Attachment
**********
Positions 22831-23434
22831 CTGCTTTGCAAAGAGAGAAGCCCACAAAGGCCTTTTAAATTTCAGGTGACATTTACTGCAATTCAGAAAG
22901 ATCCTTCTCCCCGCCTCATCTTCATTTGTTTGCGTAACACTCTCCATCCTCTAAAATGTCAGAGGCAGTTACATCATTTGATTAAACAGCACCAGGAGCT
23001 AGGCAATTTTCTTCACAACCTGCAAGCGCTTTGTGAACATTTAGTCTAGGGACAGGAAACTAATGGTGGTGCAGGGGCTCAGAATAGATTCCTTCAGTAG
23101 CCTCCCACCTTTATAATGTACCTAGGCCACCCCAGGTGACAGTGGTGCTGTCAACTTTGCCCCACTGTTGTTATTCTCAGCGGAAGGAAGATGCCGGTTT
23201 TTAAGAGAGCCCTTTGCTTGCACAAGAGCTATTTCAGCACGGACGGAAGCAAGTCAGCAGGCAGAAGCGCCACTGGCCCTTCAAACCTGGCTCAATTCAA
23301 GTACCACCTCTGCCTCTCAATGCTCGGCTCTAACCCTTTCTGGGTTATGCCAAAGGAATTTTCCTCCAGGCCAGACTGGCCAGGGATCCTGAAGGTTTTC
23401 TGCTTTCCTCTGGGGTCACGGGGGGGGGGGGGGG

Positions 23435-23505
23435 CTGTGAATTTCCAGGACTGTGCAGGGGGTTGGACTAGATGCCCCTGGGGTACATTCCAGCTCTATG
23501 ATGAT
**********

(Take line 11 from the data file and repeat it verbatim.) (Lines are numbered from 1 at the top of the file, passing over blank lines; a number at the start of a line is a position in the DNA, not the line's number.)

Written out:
23501 ATGAT